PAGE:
Newsletters are an essential form of communication between companies and their stakeholders. More often than not though, those that sign up to a newsletter are (potential) customers who are interested in what you do. Many accounting firms are adding newsletters into their regular marketing activities and we’re here to help you build your newsletters for new business success.

We’ve taken time to analyse a couple of newsletters from accounting firms around New Zealand and we’ve noticed one major pitfall – these newsletters are LONG!

They often involve several articles, a lack of links and often their content just isn’t well focused on their business or those who may be signing up to their newsletter.

For a broader picture, lets take a look at the common successes and mistakes some accounting firm newsletters are making…

 

Successful elements in accounting newsletters

Relevant content: accounting firms are experts in their field and they show that well through the article content they provide in newsletters.

1Great use of spacing: the newsletters we’ve seen space out their content well and use headlines or boxes to separate content. Making content discernable is a good thing as it draws readers eyes in and encourages them to read. Content that is jumbled or squished together deters readers, and you should want your newsletters to be read.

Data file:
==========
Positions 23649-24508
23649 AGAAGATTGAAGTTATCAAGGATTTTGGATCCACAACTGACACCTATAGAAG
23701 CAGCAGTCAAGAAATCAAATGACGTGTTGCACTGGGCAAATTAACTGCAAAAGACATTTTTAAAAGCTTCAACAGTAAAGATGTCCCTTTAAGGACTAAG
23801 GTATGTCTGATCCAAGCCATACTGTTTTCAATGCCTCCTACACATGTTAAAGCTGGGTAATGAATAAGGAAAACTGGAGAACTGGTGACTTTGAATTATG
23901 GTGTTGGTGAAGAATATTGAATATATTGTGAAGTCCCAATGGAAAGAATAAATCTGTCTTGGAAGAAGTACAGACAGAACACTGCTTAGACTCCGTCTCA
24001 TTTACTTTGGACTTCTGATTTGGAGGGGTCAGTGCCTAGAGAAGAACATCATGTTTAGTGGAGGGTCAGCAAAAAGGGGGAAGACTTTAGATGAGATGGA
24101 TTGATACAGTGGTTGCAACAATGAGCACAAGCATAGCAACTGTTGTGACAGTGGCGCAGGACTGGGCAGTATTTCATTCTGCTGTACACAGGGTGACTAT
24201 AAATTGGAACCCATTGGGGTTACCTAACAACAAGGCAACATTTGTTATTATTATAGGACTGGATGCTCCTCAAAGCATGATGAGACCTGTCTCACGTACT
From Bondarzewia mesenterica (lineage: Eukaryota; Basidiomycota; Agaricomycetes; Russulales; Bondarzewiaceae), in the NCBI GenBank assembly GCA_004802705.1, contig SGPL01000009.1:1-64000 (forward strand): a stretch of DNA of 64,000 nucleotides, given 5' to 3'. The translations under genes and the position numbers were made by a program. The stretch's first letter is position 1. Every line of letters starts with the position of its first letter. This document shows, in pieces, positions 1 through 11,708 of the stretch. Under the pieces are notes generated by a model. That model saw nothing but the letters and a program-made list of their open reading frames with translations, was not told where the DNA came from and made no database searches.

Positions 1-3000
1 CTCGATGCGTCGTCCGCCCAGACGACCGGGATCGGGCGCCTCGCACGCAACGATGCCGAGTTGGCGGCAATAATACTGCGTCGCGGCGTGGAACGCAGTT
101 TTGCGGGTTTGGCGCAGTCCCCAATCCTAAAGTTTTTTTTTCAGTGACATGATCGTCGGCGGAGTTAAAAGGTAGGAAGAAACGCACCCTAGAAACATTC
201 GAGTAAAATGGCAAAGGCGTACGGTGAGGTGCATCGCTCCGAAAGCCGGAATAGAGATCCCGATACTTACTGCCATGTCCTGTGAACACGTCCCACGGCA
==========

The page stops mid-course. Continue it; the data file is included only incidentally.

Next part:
Well planned structure: titles, headlines, blocks of content and different sections are commonplace in accounting firm newsletters. This differs from spacing as a coherent structure helps a reader flow from one piece of content to the next, until they’ve read the entire newsletter. It’s simply another way to encourage readers to read all the way through.

Include social media/ web page links: newsletters help drive website traffic, and so integrating links to online presences is vital. What’s more is that accounting firms include these links well by using images. These links are often included in sidebars or at the bottom of the newsletter so as not to distract from main newsletter content.

 

Common mistakes

Text-heavy/ too much content: often entire pages are included in accounting firm newsletters for any one of the articles they include. This is more so for less frequent, quarterly newsletters than regular monthly ones but does still happen. Entire articles belong on web pages or blogs, and we’ll tell you why after pointing out some more common mistakes.